Coal traffic from the Grass Creek mine averaged about 3-5 carloads of coal per week, with the mine shipping 207 cars during 1927, and 335 cars during 1928. In 1929 Zion Securities leased the Grass Creek mine to the Grass Creek Fuel Company of Coalville, who also operated the Weber mine in Chalk Creek canyon above Coalville. The new operators shipped 210 cars of coal in 1929 and 353 cars in 1930, showing that coal production remained relatively constant during the late 1920s. In 1930 the mining engineers decided that the Grass Creek mine had reached the end of its productive life, and the mine operators made the decision to shut down the mine, which had been in continuous production since the mid 1890s. In 1931 the mine shipped 243 cars, even though actual production had stopped. The coal being mined was coming from the removal of the mine's supporting pillars. The most common method of coal mining in effect at that time, prior to today's longwall techniques, was to form a room within the coal seam, leaving large pillars about twenty feet square to support the mine roof. The coal being shipped from the Grass Creek mine was coming from the removal of these pillars. As the pillars were removed, the mine roof was allowed to collapse. There was sufficient coal in the pillars to allow the mine to continue to ship large amounts of coal for approximately the next four years.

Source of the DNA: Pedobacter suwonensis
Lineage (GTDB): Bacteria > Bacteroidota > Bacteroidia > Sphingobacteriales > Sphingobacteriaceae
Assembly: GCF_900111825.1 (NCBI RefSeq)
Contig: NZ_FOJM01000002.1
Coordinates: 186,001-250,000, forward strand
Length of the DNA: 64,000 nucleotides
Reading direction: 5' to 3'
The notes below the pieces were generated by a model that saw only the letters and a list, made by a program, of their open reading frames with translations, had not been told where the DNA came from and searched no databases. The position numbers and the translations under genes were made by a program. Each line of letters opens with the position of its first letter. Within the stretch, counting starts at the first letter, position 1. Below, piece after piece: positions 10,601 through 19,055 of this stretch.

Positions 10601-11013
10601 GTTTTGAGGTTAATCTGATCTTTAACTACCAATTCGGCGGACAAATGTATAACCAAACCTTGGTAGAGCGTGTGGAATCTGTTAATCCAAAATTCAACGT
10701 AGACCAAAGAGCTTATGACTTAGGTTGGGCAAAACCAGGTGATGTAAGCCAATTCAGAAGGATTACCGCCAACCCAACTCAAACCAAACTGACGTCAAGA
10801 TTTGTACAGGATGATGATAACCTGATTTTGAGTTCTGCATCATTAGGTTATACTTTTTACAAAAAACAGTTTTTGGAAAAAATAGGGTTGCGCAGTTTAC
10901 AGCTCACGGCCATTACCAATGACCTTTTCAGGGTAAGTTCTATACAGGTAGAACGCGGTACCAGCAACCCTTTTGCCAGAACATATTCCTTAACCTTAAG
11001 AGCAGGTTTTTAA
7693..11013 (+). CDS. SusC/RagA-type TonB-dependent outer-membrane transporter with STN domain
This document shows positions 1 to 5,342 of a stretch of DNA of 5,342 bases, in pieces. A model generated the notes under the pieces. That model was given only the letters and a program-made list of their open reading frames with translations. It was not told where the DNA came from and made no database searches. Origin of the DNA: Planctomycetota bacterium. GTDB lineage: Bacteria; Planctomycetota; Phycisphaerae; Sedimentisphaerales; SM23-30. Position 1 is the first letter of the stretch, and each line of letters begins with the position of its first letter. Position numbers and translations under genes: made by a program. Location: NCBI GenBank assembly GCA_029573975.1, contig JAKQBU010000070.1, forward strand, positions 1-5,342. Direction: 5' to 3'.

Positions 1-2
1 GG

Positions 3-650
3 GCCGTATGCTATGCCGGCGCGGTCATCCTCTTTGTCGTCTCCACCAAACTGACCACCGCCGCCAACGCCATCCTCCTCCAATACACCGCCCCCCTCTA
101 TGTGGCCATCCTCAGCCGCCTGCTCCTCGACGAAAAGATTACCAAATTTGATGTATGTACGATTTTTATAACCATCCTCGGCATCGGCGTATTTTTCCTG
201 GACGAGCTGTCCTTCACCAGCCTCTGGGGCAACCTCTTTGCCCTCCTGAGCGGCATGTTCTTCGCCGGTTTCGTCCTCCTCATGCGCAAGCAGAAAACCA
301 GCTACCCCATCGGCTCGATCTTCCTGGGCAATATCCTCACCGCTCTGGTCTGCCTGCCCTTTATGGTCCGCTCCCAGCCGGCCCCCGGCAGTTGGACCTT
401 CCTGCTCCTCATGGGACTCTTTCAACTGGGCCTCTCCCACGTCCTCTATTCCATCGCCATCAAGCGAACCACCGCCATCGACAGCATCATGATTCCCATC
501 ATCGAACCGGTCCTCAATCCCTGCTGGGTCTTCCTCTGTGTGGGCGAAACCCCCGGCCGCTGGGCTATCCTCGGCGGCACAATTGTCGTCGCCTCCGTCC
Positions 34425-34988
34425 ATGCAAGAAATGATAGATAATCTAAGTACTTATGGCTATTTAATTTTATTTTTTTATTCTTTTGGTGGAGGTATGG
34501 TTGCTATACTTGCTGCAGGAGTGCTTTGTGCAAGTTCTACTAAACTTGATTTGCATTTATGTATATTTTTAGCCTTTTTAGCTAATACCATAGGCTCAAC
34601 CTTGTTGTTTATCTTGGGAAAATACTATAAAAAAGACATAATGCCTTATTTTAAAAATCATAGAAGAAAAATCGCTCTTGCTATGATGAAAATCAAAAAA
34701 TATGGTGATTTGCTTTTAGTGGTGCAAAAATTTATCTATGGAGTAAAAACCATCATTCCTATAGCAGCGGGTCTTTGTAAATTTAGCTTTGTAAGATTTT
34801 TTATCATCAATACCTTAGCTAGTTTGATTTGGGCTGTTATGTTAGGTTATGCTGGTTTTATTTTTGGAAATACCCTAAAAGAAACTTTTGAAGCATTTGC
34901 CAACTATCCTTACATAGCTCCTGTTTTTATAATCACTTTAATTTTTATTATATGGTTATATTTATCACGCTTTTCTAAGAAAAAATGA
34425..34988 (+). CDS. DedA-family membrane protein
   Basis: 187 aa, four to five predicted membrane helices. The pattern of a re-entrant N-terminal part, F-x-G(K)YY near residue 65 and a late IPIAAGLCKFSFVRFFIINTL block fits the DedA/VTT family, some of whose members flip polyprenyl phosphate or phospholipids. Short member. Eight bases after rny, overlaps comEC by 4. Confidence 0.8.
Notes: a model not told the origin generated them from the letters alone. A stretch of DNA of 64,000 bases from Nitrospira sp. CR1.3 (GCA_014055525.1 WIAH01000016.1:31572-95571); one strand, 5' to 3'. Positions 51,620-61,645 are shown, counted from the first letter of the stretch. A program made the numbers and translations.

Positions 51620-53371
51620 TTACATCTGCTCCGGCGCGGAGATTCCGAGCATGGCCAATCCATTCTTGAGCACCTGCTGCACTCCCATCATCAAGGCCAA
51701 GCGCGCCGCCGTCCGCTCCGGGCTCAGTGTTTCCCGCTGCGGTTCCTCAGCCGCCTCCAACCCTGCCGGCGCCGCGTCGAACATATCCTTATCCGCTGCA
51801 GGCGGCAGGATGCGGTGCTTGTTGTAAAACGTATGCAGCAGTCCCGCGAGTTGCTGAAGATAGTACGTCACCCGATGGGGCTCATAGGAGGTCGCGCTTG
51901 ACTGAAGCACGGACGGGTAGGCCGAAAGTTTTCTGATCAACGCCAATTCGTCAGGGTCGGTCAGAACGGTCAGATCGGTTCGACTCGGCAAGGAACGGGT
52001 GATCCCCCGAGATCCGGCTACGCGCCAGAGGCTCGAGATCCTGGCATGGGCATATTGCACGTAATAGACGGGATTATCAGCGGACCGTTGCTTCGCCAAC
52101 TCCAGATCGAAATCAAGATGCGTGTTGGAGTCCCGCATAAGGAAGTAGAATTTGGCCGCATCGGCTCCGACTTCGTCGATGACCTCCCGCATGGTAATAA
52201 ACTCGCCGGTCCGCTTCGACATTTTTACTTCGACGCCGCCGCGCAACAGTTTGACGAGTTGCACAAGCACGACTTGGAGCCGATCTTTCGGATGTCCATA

In the first ten months of 1932 the mine shipped 130 cars, with the mine shut down between March and June. In June they began shipping coal to the Union Portland Cement plant at Devil's Slide, located on UP's Weber Canyon mainline. The cement plant at Devil's Slide was in heavy production to furnish cement for the construction of Boulder Dam.